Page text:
The advantage of installing solar panels in Montana is the state-mandated net metering requirement. Privately-owned utilities must offer kilowatt hour (kWh) credits for excess energy generated by solar systems. You also get to take advantage of that sweet $500 tax credit when you go solar. Don’t forget about your solar property tax exemption too!
The disadvantage of installing solar panels in Montana is that there is very little in the way of utility-based rebates. Also, Montana does not receive as much sunshine as other states, so a solar system here will produce less than a system in a sunnier state, like Arizona.
However, the available state-based incentives combined with the federal tax credit more than make up for what the state lacks in sunshine. With the incentives that are currently available, now is the best time to go solar in Montana!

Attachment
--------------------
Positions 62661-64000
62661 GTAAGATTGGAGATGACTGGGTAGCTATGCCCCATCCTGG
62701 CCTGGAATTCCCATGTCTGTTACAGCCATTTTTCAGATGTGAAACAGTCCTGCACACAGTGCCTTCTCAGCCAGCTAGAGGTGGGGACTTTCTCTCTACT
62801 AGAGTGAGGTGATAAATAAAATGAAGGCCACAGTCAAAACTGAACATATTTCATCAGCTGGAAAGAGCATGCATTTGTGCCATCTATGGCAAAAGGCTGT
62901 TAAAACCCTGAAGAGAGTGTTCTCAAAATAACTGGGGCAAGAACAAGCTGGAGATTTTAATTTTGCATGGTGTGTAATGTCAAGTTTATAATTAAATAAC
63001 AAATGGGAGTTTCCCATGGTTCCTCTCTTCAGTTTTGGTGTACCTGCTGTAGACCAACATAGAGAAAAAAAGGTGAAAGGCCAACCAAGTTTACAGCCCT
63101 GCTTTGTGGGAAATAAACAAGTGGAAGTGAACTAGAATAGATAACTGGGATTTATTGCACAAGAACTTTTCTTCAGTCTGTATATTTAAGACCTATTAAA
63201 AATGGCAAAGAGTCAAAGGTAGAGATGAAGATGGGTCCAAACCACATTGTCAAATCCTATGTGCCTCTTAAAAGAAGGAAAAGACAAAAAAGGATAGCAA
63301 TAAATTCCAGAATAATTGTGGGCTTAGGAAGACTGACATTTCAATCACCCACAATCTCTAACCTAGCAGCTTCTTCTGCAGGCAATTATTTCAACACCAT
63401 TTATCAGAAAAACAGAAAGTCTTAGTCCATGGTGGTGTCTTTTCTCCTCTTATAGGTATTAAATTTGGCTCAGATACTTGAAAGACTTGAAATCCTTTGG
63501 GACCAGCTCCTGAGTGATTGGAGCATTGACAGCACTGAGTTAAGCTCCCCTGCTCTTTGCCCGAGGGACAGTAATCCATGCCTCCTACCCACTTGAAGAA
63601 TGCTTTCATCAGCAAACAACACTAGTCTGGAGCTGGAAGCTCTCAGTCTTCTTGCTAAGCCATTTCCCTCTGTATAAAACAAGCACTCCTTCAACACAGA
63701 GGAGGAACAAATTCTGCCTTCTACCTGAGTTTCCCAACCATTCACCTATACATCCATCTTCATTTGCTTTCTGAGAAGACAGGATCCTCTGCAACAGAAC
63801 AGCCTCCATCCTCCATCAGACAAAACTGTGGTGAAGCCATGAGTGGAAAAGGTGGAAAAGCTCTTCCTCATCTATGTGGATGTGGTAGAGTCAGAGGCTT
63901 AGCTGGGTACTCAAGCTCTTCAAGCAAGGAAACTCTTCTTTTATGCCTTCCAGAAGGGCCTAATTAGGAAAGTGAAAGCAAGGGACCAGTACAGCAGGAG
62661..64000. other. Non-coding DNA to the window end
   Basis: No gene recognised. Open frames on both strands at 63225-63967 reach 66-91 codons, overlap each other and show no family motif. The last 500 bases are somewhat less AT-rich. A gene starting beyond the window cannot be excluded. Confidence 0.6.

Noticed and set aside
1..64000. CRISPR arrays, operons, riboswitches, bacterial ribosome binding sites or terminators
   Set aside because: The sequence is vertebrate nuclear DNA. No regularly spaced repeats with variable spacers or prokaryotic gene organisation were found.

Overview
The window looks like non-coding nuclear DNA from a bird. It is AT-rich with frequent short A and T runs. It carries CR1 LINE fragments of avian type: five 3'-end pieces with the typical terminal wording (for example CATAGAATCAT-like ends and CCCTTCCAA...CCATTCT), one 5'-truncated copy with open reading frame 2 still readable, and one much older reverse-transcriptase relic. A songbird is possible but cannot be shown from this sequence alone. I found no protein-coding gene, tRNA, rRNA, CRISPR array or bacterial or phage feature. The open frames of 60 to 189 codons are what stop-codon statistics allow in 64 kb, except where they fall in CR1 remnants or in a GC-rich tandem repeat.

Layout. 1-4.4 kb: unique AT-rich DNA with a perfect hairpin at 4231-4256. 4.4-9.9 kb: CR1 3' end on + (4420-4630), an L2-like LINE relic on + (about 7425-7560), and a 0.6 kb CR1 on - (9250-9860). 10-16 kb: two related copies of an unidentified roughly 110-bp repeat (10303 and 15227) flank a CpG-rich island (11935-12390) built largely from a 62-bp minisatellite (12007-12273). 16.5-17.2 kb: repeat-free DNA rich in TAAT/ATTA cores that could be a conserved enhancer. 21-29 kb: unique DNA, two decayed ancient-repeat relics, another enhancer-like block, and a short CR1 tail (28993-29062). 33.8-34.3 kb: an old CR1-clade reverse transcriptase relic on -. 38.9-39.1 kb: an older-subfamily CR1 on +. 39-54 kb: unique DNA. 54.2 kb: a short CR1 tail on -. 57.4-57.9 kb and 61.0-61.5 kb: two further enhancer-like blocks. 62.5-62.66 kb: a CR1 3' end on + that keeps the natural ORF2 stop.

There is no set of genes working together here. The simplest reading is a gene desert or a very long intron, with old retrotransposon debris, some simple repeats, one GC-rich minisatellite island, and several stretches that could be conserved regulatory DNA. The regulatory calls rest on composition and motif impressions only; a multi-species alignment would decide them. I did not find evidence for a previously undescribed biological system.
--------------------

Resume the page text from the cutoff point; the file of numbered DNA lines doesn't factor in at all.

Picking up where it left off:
This solar calculator requires you to input your address, utility company, your average monthly power spend - it tells you:
If you want to see all of the above but also see live pricing, the three best solar deals available in your city and get binding quotes from each of these solar companies then use this Montana solar panels calculator. This calculator requires you to also input your name and contact details because most of our 200+ installer partners will only authorize the sharing of their live solar pricing where we have validated that you are a real homeowner with a home in their service area. We respect the privacy of your data and only share your contact details with the solar companies you ask us to get binding quotes from.
Note: Please keep in mind that the best source of up-to-date information on incentives are the solar installers who specialize in your area.
Alabama Power has been approved to implement a high monthly charge on solar homeowners that will drastically reduce electric bill savings.